Headache Drugs Logo
Home | About Dr. Robbins | Archived Articles | Headache Books | Topic Index  

Back to List


Revised Guidelines for Medication-Overuse Headache
Posted: February 2004  
Neurology Reviews / January 2004

Studies presented at the 11th Congress of the International Headache Society confirm earlier research that about 1% of the general population experiences medication-overuse headache. Headache specialists said that a far higher percentage of those seeking help for chronic headache suffer from medication overuse.

Guidelines were released as part of the second edition of the International Classification of Headache Disorders, which was presented at the congress. According to the description of medication-overuse headache as published in this revised classification, the condition is an "interaction between a therapeutic agent used excessively and a susceptible patient."

The best example, said the authors, is overuse of symptomatic headache drugs causing headache in the headache-prone patient. Medication-overuse headache replaces previous terms such as rebound headache, drug-induced headache, and medication-misuse headache.

The classification states that overuse of symptomatic migraine drugs and/or analgesics is by far the most common cause of migraine-like headache and of a "mixed picture" of migraine-like and tension-type headaches that occur at least 15 days per month.

Medication overuse, according to the revised guidelines, is defined in terms of treatment days per month, such that treatment occurs at least two or three days each week, with intake of the drug on at least 10 days per month for at least three months. The headache is present on more than 15 days per month.

Another key feature of medication-overuse headache is that the headache has developed or is markedly worsened during overuse and resolves or reverts to its previous patterns within two months after discontinuation of the drug.

The definition does not apply to headache in women who take medications for five or six consecutive days for menstrually associated migraines but are treatment-free the rest of the month, acknowledged Fred D. Sheftell, MD, who participated in updating the classification. He said that if a woman took medications just four other days of the month, she would inappropriately meet the 10-days-a-month rule. For that reason, she must also be taking the drugs at least two to three days each week to meet the criteria.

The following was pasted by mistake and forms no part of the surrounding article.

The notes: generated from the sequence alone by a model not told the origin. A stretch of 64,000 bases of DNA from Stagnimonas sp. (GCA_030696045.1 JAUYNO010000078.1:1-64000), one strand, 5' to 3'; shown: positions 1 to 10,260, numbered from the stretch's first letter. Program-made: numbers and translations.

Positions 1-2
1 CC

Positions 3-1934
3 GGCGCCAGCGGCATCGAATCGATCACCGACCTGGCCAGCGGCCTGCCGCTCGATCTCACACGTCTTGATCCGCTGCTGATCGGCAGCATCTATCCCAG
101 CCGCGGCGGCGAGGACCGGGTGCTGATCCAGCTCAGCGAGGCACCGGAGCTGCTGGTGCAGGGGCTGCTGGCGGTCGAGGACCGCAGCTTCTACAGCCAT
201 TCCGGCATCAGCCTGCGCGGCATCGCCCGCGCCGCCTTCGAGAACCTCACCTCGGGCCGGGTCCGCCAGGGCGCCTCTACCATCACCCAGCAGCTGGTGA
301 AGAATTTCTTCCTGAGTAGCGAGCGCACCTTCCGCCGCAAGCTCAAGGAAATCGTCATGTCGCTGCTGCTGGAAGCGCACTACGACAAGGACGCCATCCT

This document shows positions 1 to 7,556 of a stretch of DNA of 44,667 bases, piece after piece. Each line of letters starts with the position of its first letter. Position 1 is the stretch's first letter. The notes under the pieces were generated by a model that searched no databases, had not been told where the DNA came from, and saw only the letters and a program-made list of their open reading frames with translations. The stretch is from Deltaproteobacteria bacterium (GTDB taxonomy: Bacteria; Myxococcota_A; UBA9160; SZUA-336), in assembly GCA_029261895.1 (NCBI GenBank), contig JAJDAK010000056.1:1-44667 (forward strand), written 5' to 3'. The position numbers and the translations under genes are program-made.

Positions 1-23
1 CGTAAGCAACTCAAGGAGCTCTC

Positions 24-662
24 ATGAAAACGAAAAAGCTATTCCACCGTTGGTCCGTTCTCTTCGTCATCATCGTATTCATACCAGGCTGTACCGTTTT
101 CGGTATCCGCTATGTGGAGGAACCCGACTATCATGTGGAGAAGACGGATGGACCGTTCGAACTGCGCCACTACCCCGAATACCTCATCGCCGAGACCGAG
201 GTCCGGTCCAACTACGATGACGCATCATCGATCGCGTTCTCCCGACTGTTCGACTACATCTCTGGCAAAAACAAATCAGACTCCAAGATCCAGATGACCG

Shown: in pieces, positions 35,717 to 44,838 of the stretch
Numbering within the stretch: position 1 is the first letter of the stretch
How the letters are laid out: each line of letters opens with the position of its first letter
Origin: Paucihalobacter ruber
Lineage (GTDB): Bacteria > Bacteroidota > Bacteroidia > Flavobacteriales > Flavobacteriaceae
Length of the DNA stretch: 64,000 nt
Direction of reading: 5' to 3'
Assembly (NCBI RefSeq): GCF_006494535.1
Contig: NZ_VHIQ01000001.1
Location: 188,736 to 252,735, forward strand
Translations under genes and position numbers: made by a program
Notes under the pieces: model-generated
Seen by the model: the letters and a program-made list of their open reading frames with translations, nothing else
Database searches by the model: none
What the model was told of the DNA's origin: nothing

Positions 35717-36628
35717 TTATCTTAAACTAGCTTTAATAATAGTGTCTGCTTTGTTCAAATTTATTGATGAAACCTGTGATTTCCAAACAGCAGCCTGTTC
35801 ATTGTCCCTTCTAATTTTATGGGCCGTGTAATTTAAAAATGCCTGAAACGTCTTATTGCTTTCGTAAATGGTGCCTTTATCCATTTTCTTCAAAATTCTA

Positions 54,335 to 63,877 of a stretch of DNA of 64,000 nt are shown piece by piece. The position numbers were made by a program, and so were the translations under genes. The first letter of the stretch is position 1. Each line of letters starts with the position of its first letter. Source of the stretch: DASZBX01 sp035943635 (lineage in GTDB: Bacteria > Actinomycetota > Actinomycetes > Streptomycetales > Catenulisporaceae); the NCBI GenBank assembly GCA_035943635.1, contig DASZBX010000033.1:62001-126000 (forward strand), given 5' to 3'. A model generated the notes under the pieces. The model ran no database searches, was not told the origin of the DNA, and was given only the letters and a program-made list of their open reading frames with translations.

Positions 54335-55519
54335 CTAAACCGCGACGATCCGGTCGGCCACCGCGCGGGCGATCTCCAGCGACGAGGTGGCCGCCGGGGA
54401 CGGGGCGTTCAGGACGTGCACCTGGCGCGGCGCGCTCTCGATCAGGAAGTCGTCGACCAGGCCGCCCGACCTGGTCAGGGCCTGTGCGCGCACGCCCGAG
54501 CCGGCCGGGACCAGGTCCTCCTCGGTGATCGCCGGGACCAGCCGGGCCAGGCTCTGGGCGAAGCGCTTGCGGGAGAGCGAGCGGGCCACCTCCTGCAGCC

Dr. Sheftell, who is Director and Co-Founder of the New England Center for Headache in Stamford, Connecticut and Associate Medical Director of the Headache Inpatient Unit at the Greenwich Hospital, said, "Despite the low prevalence in the population, the majority of patients presenting to tertiary care centers have chronic daily headache with 80% overusing acute medications."

In a recent review of cases in his group, Dr. Sheftell found "butalbital compounds to be the number one overused prescription medication from 1979 to 2002."

The Head-HUNT study of Norway involved 51,383 participants who responded to a headache questionnaire. Researchers in this cross-sectional population-based study found the prevalence of analgesic use increased with age, especially among headache sufferers and among women. The prevalence of medication-overuse headache was 1% for the population in general, but 1.3% for women and 0.7% for men.

Chronic headache, which is headache for at least 15 days per month, was more than seven times more likely among those with analgesic overuse than in those without. Analgesic overuse was most common for chronic migraine, intermediate for chronic nonmigrainous headache, and lowest for chronic neck and chronic low-back pain.

A second study was based on interviews of 4,855 people in the general population of Spain. Of those, 332 reported having headaches more than 10 days per month along with analgesic consumption, and 74 fulfilled the criteria for chronic daily headache with analgesic overuse. Mean age among the study cohort was 56. The prevalence in women was 2.6%, compared with 0.19% in men.

The mean duration of primary headache was 35 years and the mean duration of near-daily drug intake was 11 years. The prevalence was highest in participants in their 50s, among whom 5% of women fulfilled the criteria. Thirty-five percent overused simple analgesics, 22% ergotics, 12.5% opioids, 2.7% triptans, and 27% overused combinations.

The guideline authors wrote, "The diagnosis of medication-overuse headache is clinically extremely important because patients rarely respond to preventive medications whilst overusing acute medications."